After the battle of Fossalta ( 1249 ) almost all the noble families of the landscape suffered a heavy defeat at Bologna. This triggered an ethical and economic debate on the legal status of the farmers who were the feudal lords until then owned.
On August 25, 1256 all citizens of Bologna were invited by the bells of Arengo to Piazza Maggiore to the show. The Podestà and the People's captain announced the release of about 6,000 addicts in treasury of about 400 men, alone in the family Prendiparte ( owner of the eponymous tower in the city center ) served more than 200 people. These were given their freedom against the payment of compensation by the municipality. Ten lire per head ( eight for children under 14 years ) corresponded roughly estimated the prices of the former slave market.
In the event also Rolandino de ' Passeggeri gave a speech:
A fresco by Adolfo de Carolis depends to commemorate this event in a large hall in the palazzo del Podestà.
The liberation of 5,855 people cost the community 54 014 lire. The decisive factors were less ethical reasons rather than moral, economic considerations. It was hoped that a higher power which is now perhaps better motivated farmers, who could be additionally taxed in the future.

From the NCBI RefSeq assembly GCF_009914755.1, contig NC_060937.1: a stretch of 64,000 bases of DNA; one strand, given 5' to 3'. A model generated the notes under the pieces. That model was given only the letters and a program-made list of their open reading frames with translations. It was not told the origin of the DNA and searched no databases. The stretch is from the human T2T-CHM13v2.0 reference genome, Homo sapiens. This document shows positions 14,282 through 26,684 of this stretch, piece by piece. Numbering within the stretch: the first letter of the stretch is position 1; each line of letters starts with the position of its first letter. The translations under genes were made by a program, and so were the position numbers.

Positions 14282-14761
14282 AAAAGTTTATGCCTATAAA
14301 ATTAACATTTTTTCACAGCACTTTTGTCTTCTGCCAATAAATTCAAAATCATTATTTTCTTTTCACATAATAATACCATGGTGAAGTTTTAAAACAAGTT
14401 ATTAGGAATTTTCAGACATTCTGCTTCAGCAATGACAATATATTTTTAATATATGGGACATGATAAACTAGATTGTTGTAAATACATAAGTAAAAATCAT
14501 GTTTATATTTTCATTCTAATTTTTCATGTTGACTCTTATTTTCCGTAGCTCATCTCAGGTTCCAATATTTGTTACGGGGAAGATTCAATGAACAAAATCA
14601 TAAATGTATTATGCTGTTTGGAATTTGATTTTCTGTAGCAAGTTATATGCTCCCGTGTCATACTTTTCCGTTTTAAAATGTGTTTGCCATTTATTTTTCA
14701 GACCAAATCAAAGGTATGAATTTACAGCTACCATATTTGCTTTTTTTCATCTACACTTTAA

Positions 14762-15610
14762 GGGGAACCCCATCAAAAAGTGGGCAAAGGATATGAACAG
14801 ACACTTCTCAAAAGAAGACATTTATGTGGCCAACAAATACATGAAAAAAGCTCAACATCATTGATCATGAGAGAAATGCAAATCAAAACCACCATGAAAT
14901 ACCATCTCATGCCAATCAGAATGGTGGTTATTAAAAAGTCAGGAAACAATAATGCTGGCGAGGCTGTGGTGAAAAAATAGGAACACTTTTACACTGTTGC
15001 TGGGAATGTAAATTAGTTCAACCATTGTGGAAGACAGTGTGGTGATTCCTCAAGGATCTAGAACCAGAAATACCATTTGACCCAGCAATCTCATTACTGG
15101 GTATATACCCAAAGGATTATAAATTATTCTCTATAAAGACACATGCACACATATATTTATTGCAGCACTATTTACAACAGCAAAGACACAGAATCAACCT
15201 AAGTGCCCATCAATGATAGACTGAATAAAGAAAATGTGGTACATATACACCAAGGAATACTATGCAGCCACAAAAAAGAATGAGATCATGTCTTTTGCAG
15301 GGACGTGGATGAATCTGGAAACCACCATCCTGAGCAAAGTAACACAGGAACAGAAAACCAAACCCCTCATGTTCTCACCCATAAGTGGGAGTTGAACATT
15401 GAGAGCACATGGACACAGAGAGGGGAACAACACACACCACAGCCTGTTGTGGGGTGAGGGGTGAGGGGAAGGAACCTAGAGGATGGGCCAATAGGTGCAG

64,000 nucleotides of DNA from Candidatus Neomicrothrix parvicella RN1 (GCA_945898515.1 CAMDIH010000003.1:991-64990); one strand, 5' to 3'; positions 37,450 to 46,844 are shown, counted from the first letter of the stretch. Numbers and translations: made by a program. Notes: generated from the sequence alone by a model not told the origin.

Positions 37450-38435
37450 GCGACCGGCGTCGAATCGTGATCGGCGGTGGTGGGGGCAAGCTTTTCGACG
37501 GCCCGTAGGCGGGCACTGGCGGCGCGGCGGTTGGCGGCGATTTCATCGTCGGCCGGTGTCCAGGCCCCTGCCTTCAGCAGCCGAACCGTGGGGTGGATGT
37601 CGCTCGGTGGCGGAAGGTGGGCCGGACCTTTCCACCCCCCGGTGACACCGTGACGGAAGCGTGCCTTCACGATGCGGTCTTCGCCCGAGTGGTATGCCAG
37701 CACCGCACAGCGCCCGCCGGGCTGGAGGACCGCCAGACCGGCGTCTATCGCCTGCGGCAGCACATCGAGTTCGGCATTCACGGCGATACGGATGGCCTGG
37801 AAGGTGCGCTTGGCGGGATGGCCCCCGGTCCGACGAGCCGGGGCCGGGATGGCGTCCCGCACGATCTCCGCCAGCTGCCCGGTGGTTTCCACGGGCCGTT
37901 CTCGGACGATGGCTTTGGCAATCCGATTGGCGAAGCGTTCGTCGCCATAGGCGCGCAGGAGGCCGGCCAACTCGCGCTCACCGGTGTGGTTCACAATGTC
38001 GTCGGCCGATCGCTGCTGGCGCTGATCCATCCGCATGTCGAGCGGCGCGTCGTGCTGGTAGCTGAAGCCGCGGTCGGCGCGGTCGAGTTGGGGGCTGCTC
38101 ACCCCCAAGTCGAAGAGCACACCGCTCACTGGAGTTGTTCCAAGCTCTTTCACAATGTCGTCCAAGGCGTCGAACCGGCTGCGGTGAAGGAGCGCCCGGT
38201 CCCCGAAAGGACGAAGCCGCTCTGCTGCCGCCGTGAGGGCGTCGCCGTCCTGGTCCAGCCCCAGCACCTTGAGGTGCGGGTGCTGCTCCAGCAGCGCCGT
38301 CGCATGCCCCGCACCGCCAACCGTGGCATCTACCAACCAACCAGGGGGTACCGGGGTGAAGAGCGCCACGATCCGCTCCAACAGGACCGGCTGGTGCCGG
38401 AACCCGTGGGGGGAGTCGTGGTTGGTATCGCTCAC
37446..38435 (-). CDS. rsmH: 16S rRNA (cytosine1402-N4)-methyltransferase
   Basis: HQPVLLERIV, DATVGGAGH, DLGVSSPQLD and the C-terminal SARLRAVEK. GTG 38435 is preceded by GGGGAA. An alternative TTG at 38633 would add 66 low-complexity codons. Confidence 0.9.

However, the Liberated of leaving home from the corresponding diocese was prohibited. In some cases, the peasants were freed in certain localities summarized ( in Italian franchement ) what can be some village names, such as Castelfranco, derived at the former border of the Duchy of Modena.
The "Book of paradise "
By this act ( one of the main liberation acts of the peasants in the Middle Ages ), who was also known as the Paradisus voluptatis ( paradise of pleasure ), Bologna was the first Italian city (and perhaps one of the first in the world) that abolished serfdom.
1257 was the administration of the municipality of writing a book of four notaries, in which the names of all the emancipated peasants were enumerated in detail. The book, which is now preserved in the State Archives at the Piazza dei Celestini, is referred to as the paradise because " paradisum " the first word of the text is (reminds its first sentence that God gave the first man the paradise as a pleasure garden).
Beginning of the book: Paradisum voluptatis plantavit dominus Deus omnipotens a principio, in quo posuit hominem, quem formaverat, et ipsius corpus ornavit veste candenti, sibi et donans perfectissimam perpetuam libertatem